Editor’s note: Our friends at TakePart.com, a news website focusing on stories that matter, just released this story by associate editor Taylor Hill about Delta Airlines banning the transport of so-called “trophies” of animal parts from Africa.
At realfoodtraveler.com, our editors have been stunned and saddened by the news of the recent death of Cecil the lion and of reports of other illegal and senseless killings of magnificent animals. We salute our travel partners at Delta Airlines for this terrific news and urge our readers to let Delta Airlines know that we support their bold decision. We also remind you that take nothing but photographs when you travel. — Bobbie Hasselbring, RFT Editor
Here’s the story from TakePart.com:
Delta, the only United States airline that offers direct flights to South Africa, has just put up a big roadblock for American hunters hoping to bring home animal trophies.
In a statement sent to TakePart on Monday, Delta said it has banned the transport of lion, leopard, elephant, rhino, and buffalo parts on its flights worldwide.
“Prior to this ban, Delta’s strict acceptance policy called for absolute compliance with all government regulations regarding protected species,” the airline stated. “Delta will also review acceptance policies of other hunting trophies with appropriate government agencies and other organizations supporting legal shipments.”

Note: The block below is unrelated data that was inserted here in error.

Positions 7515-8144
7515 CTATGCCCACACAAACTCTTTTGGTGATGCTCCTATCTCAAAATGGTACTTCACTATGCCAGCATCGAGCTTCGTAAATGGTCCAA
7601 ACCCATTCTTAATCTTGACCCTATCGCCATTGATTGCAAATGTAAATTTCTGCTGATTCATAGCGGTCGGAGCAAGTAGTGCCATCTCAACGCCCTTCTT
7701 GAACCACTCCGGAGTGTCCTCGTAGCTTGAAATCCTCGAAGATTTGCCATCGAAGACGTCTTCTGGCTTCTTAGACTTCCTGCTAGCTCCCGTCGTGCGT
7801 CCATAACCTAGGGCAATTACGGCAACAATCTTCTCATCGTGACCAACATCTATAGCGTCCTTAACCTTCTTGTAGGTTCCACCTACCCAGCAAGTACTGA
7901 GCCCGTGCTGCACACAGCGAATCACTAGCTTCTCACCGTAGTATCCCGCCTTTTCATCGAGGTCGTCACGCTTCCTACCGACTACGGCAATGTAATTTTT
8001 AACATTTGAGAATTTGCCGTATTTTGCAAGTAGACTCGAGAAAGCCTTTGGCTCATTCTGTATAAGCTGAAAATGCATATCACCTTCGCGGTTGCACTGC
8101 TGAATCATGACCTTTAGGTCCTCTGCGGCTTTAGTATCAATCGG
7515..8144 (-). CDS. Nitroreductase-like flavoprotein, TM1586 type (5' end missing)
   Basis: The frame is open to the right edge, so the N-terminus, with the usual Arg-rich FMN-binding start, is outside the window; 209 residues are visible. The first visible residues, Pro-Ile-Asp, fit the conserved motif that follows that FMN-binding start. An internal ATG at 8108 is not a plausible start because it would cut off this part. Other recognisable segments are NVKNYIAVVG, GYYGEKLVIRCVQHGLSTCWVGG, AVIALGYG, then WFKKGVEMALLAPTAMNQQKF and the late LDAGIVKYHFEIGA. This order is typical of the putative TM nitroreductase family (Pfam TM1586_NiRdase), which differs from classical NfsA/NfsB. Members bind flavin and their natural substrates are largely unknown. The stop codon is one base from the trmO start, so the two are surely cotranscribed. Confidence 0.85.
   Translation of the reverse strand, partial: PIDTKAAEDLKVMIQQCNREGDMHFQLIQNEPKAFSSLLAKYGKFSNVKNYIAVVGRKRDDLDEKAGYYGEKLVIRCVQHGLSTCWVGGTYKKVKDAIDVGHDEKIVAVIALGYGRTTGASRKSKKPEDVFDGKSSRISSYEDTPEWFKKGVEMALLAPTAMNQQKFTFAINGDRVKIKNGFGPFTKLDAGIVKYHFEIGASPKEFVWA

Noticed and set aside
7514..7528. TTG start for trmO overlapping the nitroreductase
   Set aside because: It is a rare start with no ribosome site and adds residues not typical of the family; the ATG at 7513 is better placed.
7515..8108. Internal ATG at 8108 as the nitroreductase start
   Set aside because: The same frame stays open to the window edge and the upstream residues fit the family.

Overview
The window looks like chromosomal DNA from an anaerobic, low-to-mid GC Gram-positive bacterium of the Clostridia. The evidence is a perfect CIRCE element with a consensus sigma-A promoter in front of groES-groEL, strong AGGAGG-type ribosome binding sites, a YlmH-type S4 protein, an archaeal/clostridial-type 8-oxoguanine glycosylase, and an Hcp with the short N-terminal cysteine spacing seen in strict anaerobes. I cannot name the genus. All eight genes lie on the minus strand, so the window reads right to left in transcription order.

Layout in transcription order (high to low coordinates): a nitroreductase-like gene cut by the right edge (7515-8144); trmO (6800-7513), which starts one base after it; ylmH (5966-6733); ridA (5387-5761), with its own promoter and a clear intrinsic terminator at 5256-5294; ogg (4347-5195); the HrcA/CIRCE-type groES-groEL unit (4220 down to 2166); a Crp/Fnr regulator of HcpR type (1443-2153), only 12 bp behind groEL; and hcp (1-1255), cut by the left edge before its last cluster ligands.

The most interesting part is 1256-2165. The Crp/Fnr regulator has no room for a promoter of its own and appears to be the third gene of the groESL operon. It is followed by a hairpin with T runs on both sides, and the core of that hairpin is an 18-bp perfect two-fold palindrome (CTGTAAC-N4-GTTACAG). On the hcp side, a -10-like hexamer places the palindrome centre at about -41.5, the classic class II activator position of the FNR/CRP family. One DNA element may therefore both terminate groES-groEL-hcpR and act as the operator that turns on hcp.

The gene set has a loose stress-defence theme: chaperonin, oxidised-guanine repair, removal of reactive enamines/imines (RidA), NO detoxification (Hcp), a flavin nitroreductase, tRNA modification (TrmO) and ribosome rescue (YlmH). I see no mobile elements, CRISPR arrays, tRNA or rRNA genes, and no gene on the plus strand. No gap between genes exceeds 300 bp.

The news follows the recent global outcry over the death of Zimbabwe’s Cecil the Lion at the hands of American dentist Walter Palmer. The allegedly illegal hunt of the beloved 13-year-old lion sparked petitions that have garnered more than 1 million signatures, calling for justice for Cecil, and stricter protections of Africa’s endangered lions.
“There’s no doubt the news of Cecil definitely has altered the game plan for Delta,” said Chris Green, director of legislative affairs for the Animal Legal Defense Fund. “Walter Palmer is from Minneapolis—the third largest hub in the U.S. for Delta. It’s not unthinkable to assume he would have chosen to carry a national treasure of Zimbabwe’s back to the state’s on a Delta plane.”
In May, Green started a petition calling for Delta to stop transporting trophies of Africa’s big gamewildlife. The petition has attracted 394,000 signatures since then.
Green said the signatures were most likely a key to turning Delta’s position as well.
“Imagine if Cecil had been carried on a Delta flight, after they had received almost 400,000 signatures calling for a ban on trophy transport—that’s a public relations nightmare,” he said.
Asked whether Cecil’s death or the petition had a role in the trophy ban, Delta spokesperson Morgan Durrant said the corporation had no further comment.
Delta’s joins British Airways, Lufthansa, Emirates, Qantas, Qatar, Etihad, Iberia, Singapore, and Brussels Airlines in banning the transport of big game hunting trophies. Americans constitute 60 percent of oversees big game hunters who travel to Africa each year.
“Most people participate in these hunts to have the chance to bring their trophy home and brag about it—this is one more roadblock for them,” Green said.